Perceptual Abnormalities in Clinical High Risk Youth and the Role of Trauma, Cannabis Use and Anxiety

Psychiatry Res. 2017 Dec;258:462-468. doi: 10.1016/j.psychres.2017.08.045. Epub 2017 Aug 31.

Abstract

Recent research suggests that perceptual abnormalities are a group of diverse experiences, which have been associated with trauma, cannabis use, and anxiety. Of the attenuated psychotic symptoms that are present in youth at clinical high risk (CHR) of psychosis, perceptual abnormalities tend to be one of the most frequently endorsed symptoms. However, very few studies have explored perceptual abnormalities and their relationships with the above environmental and affective factors in a CHR sample. Four hundred and forty-one CHR individuals who met criteria for attenuated psychotic symptom syndrome (APSS) determined by the Structured Interview for Psychosis-risk Syndromes (SIPS) were assessed on the content of their perceptual abnormalities, early traumatic experience, cannabis use and self-reported anxiety. Logistic regression analyses suggested that both simple auditory and simple visual perceptual abnormalities were more likely to be reported by CHR who had early traumatic experiences, who are current cannabis users, and who have higher levels of anxiety. Multiple regression analysis revealed that only trauma and anxiety were independent predictors of both simple auditory and simple visual perceptual abnormalities. It is possible that examining subtypes of perceptual abnormalities in CHR leads to an improved understanding of the prevalence of such symptoms.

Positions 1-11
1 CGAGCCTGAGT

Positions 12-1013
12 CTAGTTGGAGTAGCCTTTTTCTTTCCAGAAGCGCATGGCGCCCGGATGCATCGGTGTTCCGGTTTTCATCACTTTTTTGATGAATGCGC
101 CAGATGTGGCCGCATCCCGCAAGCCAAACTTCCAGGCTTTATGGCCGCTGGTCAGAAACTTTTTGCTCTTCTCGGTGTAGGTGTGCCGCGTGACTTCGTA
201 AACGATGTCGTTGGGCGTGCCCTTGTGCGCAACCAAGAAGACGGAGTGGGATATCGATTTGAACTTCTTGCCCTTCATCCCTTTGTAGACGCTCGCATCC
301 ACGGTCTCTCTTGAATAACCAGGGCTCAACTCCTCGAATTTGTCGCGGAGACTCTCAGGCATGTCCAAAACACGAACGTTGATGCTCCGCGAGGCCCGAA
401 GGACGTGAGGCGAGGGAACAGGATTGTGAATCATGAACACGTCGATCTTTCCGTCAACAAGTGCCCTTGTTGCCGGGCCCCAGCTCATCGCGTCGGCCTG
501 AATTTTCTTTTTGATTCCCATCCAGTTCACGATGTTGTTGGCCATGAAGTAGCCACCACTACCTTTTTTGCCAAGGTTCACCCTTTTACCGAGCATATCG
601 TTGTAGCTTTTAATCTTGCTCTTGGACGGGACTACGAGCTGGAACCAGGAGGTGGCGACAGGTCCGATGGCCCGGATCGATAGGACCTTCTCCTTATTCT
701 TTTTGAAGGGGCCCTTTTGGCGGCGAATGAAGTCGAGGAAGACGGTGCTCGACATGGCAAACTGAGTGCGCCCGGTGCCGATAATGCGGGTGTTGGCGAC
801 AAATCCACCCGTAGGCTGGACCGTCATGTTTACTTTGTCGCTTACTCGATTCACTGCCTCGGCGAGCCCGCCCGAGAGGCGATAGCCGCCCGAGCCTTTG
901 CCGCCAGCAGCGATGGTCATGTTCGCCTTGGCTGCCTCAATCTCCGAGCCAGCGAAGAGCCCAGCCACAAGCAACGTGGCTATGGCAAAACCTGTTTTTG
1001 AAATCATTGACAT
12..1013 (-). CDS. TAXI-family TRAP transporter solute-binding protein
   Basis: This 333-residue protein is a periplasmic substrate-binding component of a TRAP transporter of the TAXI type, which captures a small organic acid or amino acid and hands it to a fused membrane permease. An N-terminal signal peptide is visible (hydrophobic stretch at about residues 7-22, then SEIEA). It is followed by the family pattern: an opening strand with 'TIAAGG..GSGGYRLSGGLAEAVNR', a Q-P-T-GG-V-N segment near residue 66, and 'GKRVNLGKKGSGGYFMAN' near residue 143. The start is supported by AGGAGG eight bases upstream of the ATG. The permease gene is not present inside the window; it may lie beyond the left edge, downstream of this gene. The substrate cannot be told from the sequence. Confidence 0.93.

Keywords: Attenuated psychotic symptoms; Clinical high risk; Hallucinations; Perceptual abnormalities.

Publication types

  • Research Support, Non-U.S. Gov't
  • Research Support, N.I.H., Extramural
  • Research Support, U.S. Gov't, Non-P.H.S.

MeSH terms

  • Adolescent
  • Anxiety / psychology*
  • Anxiety Disorders / psychology
  • Female
  • Humans
  • Male
  • Marijuana Use / psychology*
  • Prevalence
  • Psychotic Disorders / psychology*
  • Risk
  • Self Report
  • Syndrome